Protect On Q v3.2
August 23, 2013
From £27 per named user. POQ is licenced as a subscription, based on the number of named users
- Ease of Use:
- Value for Money:
- Overall Rating:
- Strengths: The POQ protected browser
- Weaknesses: Product cost
- Verdict: Good product, but overall cost a bit high
Protect On Q (POQ) v3.2 from Quarri takes a fairly unique approach to endpoint protection. It is a security software solution that helps to prevent data leakage. It employs a secure browser as the vehicle to protection. The protected browser is deployed to secure only the single web session and is controlled by corporate IT professionals via a centrally configured policy.
Using its patented technology, the POQ-hardened browser shields sensitive data from keyloggers, frame grabbers, session hijacking, cache miners and malware, while blocking inbound attacks as well. It also enables organisations to enforce security policies that prevent end-users from copying, saving, printing or screen-capturing browser-delivered data, including from browser-launched processes.
POQ is delivered on-the-fly to Windows devices when end-users log in, ensuring privacy by encrypting session data, including cache files, cookies, password store and history. All session data is overwritten and deleted at the end of the session. It also protects against session hijacking by controlling all browser networking. It enforces security in a protected session - no other browser instances or applications are affected. It integrates directly with web servers or with popular web gateway/frontends.
The tool can be configured to either be optional (end-user clicks a link on a web page to start the protected session) or required (end-user must be running a POQ browser in order to access the web application or site). When enforcing usage, this provides an encrypted value supplied in HTTP request headers validating that the inbound web communication is coming from a real POQ-protected session. This enables web applications to deliver sensitive data and transactions.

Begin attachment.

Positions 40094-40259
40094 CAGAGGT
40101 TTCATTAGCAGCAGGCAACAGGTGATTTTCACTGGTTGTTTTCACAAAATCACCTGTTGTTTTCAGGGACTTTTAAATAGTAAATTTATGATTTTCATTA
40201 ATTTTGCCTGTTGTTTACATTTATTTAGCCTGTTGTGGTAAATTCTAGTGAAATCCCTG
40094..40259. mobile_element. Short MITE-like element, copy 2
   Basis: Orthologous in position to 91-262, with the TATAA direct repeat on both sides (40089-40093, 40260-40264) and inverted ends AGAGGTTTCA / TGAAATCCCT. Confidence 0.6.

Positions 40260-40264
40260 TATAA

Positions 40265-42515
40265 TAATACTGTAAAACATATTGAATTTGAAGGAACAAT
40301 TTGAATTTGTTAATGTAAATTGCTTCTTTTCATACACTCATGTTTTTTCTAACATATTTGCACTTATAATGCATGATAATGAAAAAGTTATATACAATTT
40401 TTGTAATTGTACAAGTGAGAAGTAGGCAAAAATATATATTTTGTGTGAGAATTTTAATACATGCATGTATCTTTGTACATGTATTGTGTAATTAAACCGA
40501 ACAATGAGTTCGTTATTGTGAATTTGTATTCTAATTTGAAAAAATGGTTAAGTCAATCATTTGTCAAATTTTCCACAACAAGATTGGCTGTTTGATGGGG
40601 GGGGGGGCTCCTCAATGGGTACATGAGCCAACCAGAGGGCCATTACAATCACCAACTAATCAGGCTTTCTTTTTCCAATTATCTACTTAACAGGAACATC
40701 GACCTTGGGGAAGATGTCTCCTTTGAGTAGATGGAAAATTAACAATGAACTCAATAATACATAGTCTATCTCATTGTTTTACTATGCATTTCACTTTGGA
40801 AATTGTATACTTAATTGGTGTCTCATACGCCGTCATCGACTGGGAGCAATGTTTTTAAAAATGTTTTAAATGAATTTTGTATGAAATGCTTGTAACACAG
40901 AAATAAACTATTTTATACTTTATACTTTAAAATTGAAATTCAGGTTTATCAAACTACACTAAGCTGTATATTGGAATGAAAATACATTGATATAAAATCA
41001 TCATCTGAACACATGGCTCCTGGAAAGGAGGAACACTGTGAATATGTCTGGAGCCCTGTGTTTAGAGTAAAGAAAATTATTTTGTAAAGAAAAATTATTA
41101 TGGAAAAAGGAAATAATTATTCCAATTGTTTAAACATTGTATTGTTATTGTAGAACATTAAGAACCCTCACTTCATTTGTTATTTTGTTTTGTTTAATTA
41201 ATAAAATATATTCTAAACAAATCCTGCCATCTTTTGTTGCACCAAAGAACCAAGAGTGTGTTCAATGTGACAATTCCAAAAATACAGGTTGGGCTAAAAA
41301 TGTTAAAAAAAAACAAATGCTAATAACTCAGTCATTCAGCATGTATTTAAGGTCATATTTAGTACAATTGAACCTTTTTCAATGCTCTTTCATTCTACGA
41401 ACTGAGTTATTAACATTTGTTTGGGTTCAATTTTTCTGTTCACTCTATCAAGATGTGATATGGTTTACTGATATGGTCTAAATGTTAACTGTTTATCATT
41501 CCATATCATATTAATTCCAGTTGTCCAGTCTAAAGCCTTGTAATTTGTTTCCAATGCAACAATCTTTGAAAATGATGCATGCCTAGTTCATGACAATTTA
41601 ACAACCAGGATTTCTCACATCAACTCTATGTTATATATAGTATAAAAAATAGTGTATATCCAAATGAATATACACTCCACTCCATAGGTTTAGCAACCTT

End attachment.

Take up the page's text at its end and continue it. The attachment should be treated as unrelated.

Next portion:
The product is easy to use as the work is done in the browser. Another interesting feature is the use of 'bypass POQ on launch failure'. This allows an authorised user to launch a URL instead of generating an error message. This is handy in a situation where it is important to have a flawless launch of the browser.
Documentation provided for POQ included a quick-start guide, an administrator guide, three software documents and a number of example files to help with policies and other features and functions. Installation started with a master console. This is delivered by either a virtual appliance or through a custom deployment into Tomcat or another engine supporting Java Servlet 3.0. In either case, the system requirements are low.
Support is provided as part of the subscription terms of one, two or three years. Standard support includes eight-hours-a-day/five-days-a-week technical assistance. An additional fee-based option is available at 15 per cent of the subscription fee. Aid is delivered by phone, email, a link on the company's website, a knowledgebase and a FAQs section.
Value for the money spent is good.
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